Kirk Cameron’s Saving Christmas promises to rescue the holiday from those whose “bad case of religious bah humbugs” has driven them to eradicate all nativity scenes and replace “Merry Christmas” with godless niceties. But Christmas may never make it now, thanks to another, equally credible threat: As Cameron explains in this newest trailer, the film was recently hit by “an anti-Christian group out of Turkey, of all places, who hijacked our website and replaced our trailer with some hate-filled propaganda and promises to destroy… well, everything that Christmas is all about.” Indeed, they promise to unleash a bah humbug so great, it could annihilate the very world. And the world is where Christmas happens.
As first reported by Glenn Beck’s The Blaze—easily the Variety of whatever Kirk Cameron is doing—the Saving Christmas website was taken over by Ayyildiz Tim International Force, a group that has also hacked pages run by the United Nations, before turning its attention to those who are really making a difference. The site was reportedly replaced with a banner image of a man in armor—believed to be the Muslim sultan Saladin, who fought Christian crusaders in 788 to 793 B.C. (Before Cameron)—along with Turkish text reading, “The Turkish spirit will shine again and the use of weapons will emerge in the nation’s history as this hero will shine again.” It’s also believed that Saladin will not attend Kirk Cameron’s Christmas party.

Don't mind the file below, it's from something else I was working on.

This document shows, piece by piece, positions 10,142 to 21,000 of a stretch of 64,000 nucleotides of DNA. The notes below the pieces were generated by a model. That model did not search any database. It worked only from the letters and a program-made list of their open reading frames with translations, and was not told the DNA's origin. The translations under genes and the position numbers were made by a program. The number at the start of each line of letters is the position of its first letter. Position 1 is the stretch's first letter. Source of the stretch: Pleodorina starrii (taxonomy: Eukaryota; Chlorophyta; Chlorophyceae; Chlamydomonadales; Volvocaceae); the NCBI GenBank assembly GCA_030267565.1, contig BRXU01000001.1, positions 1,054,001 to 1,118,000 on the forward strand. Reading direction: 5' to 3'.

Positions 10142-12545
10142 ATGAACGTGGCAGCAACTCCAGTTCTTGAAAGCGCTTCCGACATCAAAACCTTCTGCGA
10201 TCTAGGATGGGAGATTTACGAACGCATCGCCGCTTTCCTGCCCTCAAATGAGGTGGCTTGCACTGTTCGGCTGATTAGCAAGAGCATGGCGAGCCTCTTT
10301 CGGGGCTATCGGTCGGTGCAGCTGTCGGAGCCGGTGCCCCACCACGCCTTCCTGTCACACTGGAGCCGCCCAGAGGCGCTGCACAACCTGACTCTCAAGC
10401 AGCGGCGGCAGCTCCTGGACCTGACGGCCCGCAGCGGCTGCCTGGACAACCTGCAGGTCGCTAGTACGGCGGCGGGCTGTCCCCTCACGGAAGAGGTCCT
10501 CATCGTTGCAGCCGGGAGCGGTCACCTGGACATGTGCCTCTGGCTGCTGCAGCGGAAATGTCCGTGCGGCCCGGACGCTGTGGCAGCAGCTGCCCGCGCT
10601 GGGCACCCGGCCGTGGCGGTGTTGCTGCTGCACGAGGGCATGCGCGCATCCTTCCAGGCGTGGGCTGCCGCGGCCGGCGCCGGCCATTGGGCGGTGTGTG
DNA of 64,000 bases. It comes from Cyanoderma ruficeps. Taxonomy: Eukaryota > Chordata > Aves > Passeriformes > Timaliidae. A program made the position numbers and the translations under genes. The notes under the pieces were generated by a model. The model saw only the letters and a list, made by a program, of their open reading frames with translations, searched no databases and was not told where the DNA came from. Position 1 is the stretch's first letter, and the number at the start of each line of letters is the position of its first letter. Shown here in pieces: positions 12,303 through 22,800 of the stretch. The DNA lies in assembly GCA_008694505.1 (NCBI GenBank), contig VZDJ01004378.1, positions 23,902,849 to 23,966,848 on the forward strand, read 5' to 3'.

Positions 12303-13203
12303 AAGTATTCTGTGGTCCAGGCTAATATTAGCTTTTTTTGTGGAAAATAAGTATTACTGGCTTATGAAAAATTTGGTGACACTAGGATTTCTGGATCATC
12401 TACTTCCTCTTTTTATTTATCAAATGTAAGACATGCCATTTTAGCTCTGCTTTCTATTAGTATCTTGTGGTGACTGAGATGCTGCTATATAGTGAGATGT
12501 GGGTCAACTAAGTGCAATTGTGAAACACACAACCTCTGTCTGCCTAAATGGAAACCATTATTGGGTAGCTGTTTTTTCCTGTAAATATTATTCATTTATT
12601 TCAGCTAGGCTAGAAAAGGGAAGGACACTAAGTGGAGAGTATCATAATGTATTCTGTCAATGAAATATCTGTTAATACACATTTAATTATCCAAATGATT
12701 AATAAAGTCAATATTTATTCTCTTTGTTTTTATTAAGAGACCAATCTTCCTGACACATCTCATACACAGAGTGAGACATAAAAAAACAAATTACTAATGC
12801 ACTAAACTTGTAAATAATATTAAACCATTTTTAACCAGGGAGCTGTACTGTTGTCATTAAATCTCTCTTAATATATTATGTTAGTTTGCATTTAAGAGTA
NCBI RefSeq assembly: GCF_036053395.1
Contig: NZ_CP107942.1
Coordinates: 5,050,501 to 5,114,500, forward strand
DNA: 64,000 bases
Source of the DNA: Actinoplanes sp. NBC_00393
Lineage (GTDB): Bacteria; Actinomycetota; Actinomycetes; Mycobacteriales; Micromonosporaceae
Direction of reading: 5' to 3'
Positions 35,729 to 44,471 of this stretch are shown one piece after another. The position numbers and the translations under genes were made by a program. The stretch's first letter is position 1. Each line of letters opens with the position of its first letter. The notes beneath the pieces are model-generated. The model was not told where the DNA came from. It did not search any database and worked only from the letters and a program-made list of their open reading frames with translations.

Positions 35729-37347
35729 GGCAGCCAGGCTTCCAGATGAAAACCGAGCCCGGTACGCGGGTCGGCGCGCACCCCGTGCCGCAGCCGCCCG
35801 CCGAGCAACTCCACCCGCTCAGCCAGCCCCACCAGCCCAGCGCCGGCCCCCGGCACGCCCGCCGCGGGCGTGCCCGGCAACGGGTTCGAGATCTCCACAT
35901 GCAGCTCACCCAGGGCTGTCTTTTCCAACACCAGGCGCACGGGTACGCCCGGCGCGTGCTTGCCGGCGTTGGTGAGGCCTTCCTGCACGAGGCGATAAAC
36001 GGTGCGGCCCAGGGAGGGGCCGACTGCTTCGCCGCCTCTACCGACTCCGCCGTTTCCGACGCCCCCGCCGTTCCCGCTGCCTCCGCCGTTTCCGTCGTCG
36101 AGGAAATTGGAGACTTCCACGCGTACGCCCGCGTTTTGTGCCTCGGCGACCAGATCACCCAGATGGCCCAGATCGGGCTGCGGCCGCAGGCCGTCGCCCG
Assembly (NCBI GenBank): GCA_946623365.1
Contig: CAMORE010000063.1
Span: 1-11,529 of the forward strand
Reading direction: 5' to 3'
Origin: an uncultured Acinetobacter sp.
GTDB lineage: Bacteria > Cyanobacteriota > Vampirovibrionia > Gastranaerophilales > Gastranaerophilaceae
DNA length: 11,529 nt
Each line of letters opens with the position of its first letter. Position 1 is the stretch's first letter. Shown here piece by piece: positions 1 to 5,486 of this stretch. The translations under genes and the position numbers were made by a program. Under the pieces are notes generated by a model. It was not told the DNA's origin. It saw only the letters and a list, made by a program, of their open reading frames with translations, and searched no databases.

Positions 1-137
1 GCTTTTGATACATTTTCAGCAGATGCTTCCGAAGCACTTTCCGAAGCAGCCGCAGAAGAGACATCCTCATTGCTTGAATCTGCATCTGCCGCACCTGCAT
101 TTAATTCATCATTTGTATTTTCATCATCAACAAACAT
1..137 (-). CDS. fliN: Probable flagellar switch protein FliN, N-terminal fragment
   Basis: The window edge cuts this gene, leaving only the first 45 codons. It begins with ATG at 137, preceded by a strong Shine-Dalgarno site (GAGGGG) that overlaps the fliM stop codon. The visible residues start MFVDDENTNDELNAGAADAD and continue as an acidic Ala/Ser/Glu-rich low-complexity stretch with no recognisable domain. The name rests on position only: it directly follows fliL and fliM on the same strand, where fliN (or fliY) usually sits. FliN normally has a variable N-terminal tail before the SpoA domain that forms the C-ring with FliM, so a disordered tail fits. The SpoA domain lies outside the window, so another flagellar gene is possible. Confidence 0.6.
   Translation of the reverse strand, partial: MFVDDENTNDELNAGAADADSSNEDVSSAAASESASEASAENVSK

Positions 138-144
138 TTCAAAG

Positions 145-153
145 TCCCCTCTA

After hearing “music and a loud gunshot,” visitors were automatically redirected to the Ayyildiz Tim Twitter page, where the group regularly brags of all the other, equally important enemies of Islam it’s waged its holy hacker war upon. These include Kirk Cameron’s fellow soldiers proudly fighting for their own beliefs, such as YoungFashionTrends.de, AllNaturalExtract.com, AlphaMaxTestosteroneBooster.com, and of course, Bike-Rack-For-Car.com. Oddly enough, the Ayyildiz Tim Twitter account doesn’t actually boast about hacking Cameron’s website itself—and in fact, it only retweets The Blaze’s story about the hacking.
Nevertheless, much like the time that Facebook “blocked” the trailer for Kirk Cameron’s Unstoppable—creating a conveniently timed narrative of persecution that played into the idea of Christian victimization, which creates the audience for films like Saving Christmas in the first place—this is all definitely no coincidence.
“Coincidence?” Cameron asks. “Or does it actually prove the title of the movie? Will you and your family join me and my family this year in putting ‘Christ’ back in Christmas?” And if not, will there even be a Christmas—or a “your family”? It’s a question that Kirk Cameron hopes you ask yourself, before it’s too late (i.e. November 14).